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1 in 4 Million: That's Your Chances of Fatal Shark Attack

Despite recent (scary) news, shark bites are extremely rare for swimmers and anglers.

1 in 4 Million: That's Your Chances of Fatal Shark Attack

Large adult blacktip shark roam near white sand beach. (Shutterstock image)

As I stood on the deck of a skiff with a fly rod in my hand a few years ago, the sight of several black-tipped sharks buzzing about the craft made me keenly aware again of a fact that was obvious.

And the truth is that every single time you fish in saltwater, or wade into the surf off a popular beach along the Atlantic, Pacific or Gulf Coast, you’re stepping into another world where you are no longer the apex predator.

That truth was driven home in horrific fashion a few days ago when beachgoers and saltwater anglers around the globe were rocked when video surfaced of a horrific shark attack fatality in Egypt's Red Sea. Too gruesome and graphic to watch, the video still went viral worldwide in a matter of hours.

As the peaks of the 2023 summer fishing and swimming seasons arrive coast to coast, that news may not settle well for millions of Americans headed for the salt in the next several weeks. There are other reports.

In the Atlantic, a veteran scuba diver from the Midwest had a leg amputated after a shark attack near Taino Beach in the Bahamas on June 7.  The victim, 73-year-old Heidi Ernst of Iowa--an experienced scuba diver with more than 500 dives under her belt—was reportedly saved by quick-thinking and prompt first-aid administered by other divers on the boat. But the damage and infection was too severe, and doctors had to remove her leg after she was air-lifted from a local Bahamian hospital to a U.S. trauma facility. Friends of Ernst have set up a Go Fund Me fundraiser to help with her medical expenses.

Out in the Pacific Ocean near Hawaii, a Netflix crew filming a Laysan albatross chick for the "Our Planet II" documentary series nearly fell victim to tiger sharks that were eager to feed. As the crew filmed the fledgling chicks, which are said to be particularly vulnerable early in life to tiger sharks, which have reportedly travelled as far as 2,000 miles to feed on the young birds, the camera crew became a part of the day's story while they filmed from an inflatable boat just off the shoreline of their filming location:

  • "This 'v' of water came streaming towards us and this tiger shark leapt at the boat and bit huge holes in it," said producer and director Toby Nowlan in the Radio Times report. "The whole boat exploded. We were trying to get it away and it wasn’t having any of it. It was horrific. That was the second shark that day to attack us."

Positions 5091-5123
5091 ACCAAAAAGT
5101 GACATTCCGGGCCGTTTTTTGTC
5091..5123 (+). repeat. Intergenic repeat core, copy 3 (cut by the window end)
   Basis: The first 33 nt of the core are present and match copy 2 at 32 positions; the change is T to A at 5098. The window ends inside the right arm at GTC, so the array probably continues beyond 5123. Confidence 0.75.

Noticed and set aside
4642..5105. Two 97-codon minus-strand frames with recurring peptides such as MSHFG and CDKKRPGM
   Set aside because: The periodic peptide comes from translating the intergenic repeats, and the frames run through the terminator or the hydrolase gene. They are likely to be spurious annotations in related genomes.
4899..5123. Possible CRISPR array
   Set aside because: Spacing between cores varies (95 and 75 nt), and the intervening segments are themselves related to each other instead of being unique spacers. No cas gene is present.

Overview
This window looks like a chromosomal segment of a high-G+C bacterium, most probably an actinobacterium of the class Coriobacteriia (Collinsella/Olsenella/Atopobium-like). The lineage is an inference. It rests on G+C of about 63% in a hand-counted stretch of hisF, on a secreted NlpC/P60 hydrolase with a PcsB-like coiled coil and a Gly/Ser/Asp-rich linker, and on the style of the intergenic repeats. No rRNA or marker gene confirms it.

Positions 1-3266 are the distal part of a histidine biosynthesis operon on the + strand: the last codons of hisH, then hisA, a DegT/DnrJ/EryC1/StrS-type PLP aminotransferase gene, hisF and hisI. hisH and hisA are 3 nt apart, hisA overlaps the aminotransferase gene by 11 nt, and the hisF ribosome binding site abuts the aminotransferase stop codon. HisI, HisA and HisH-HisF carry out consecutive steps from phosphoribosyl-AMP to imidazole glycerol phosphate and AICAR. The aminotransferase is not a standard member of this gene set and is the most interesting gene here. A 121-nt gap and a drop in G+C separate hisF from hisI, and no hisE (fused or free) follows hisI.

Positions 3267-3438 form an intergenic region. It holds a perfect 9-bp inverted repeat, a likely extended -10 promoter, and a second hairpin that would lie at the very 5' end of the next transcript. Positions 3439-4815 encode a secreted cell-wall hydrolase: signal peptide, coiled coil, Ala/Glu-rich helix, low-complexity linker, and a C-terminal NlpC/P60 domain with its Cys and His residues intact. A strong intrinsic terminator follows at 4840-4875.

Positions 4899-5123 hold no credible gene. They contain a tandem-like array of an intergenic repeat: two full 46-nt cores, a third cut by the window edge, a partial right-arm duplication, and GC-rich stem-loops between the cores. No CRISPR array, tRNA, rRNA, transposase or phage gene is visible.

Fortunately, the crew was able to safely make it back to shore only a few hundred feet away.

That wasn’t the case earlier in the year for a swimmer in New Caledonia who was fatally attacked in February by a tiger shark, and in January when horrific headlines told the tragic tale of a free-diving commercial angler in Sonora, Mexico, who had his head torn from his body in an underwater attack by a 15-foot great white shark.

Obviously, the uptick in shark news—the incidents mentioned above along with at least four incidents in Florida in recent months (one involving a swimmer, another a spearfisherman, and two others involving surfers) and a Hawaiian incident last month where a kayak angler’s paddle craft was attacked off the coast of Oahu—and it’s completely understandable if there’s a little apprehension when surveying a saltwater location these days.

Even so, it’s important to remember that real-life shark-bite incidents are rare, according to biologists and shark experts. In fact, according to the ABC News report about the kayaker in Hawaii, the odds of a shark bite encounter are extremely low and "The likelihood of a fatal shark attack is 1 in 4,332,817."

It’s worth noting that despite headlines suggesting otherwise, shark-bite incidents were actually below normal two of the last three years according to statistics from the International Shark Attack File maintained by the Florida Museum of Natural History. The FMNH said that it investigated 108 alleged shark-human interactions worldwide in 2022, confirming "57 unprovoked shark bites on humans and 32 provoked bites."